Cardinal George Pell, formerly the Vatican’s minder of cash, was confident that his conviction would not stand the withering scrutiny of the Victorian appeals court. The December convictions in the county court involving the charges of sexual assault against two choirboys had made institutional history; the key test was whether such convictions might survive the appellate process. The actions had taken place in 1996-7 against two 13 year old choirboys in the St. Patrick’s Cathedral choir. Memories of details had faded; witness evidence was there for the challenge.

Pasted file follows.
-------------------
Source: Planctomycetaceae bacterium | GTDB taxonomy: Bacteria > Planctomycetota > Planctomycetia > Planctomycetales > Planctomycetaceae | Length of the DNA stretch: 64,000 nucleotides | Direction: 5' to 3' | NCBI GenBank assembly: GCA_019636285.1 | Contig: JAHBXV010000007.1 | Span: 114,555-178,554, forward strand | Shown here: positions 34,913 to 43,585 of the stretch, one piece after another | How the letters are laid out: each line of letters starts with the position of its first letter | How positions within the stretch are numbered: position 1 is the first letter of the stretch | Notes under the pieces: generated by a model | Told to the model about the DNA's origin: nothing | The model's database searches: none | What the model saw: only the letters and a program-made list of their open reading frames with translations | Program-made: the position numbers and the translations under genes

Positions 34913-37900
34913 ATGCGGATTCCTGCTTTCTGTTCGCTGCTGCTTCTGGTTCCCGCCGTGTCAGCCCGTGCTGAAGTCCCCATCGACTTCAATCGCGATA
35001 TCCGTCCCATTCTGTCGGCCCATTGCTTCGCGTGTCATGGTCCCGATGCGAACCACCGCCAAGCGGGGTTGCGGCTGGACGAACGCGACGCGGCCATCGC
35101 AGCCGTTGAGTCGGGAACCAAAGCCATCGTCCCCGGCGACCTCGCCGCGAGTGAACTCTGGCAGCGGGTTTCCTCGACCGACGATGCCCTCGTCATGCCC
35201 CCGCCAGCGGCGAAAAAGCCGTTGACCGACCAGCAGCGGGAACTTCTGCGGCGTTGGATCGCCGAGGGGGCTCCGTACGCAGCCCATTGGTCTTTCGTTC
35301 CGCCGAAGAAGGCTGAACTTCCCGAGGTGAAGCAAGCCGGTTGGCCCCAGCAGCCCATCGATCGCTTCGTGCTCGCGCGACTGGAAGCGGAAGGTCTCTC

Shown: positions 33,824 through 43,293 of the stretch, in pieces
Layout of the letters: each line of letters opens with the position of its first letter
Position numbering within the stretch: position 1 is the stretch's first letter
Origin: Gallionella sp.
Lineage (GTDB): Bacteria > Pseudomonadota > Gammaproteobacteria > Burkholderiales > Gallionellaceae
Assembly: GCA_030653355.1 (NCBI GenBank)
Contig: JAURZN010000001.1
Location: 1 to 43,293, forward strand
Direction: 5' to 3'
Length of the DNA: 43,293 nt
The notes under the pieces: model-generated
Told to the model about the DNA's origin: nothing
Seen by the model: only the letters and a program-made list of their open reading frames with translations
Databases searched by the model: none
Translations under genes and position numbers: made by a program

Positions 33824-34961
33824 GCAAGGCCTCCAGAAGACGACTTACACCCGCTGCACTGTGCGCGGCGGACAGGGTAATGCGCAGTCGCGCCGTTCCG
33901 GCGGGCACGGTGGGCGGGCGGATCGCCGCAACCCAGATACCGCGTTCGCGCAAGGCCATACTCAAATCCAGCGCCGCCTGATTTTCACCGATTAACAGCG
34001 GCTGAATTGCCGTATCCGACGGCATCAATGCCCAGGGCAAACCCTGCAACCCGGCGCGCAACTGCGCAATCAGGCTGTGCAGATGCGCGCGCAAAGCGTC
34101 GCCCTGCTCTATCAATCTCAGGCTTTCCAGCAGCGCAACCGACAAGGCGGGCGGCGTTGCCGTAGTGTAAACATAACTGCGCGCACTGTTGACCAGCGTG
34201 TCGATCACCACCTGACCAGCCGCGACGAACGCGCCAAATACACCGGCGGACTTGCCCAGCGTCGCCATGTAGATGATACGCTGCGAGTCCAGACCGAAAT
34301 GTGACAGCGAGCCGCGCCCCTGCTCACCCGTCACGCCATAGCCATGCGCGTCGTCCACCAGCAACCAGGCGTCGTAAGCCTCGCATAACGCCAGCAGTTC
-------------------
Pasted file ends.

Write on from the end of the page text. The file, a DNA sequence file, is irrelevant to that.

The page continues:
Three grounds by his defence team were suggested to Chief Justice Anne Ferguson, Justice Chris Maxwell and Justice Mark Weinberg. The first was that the guilty verdicts were “unreasonable and cannot be supported having regarding to the evidence”; the second, the refusal by the trial judge to permit a 19 minute animation in the closing address to the jury; the third, whether there a fundamental irregularity arose because Pell did not enter his plea of not guilty in the presence of the jury. The Court of Appeal unanimously refused leave to appeal on the second and third grounds, though Pell did convince Justice Weinberg that he could succeed on the “unreasonableness ground”.